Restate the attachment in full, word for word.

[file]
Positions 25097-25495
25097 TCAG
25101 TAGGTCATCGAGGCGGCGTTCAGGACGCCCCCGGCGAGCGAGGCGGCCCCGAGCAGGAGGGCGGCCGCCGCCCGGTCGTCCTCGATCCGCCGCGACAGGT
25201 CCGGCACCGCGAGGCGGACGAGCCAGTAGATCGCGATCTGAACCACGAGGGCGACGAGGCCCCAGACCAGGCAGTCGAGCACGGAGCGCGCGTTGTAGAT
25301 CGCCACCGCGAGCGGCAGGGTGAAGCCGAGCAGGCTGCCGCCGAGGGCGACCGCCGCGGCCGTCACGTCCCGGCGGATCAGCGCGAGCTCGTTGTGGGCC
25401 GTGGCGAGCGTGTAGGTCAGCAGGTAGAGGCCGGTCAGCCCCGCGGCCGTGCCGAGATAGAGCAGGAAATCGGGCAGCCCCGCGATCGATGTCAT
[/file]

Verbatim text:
Positions 25097-25495
25097 TCAG
25101 TAGGTCATCGAGGCGGCGTTCAGGACGCCCCCGGCGAGCGAGGCGGCCCCGAGCAGGAGGGCGGCCGCCGCCCGGTCGTCCTCGATCCGCCGCGACAGGT
25201 CCGGCACCGCGAGGCGGACGAGCCAGTAGATCGCGATCTGAACCACGAGGGCGACGAGGCCCCAGACCAGGCAGTCGAGCACGGAGCGCGCGTTGTAGAT
25301 CGCCACCGCGAGCGGCAGGGTGAAGCCGAGCAGGCTGCCGCCGAGGGCGACCGCCGCGGCCGTCACGTCCCGGCGGATCAGCGCGAGCTCGTTGTGGGCC
25401 GTGGCGAGCGTGTAGGTCAGCAGGTAGAGGCCGGTCAGCCCCGCGGCCGTGCCGAGATAGAGCAGGAAATCGGGCAGCCCCGCGATCGATGTCAT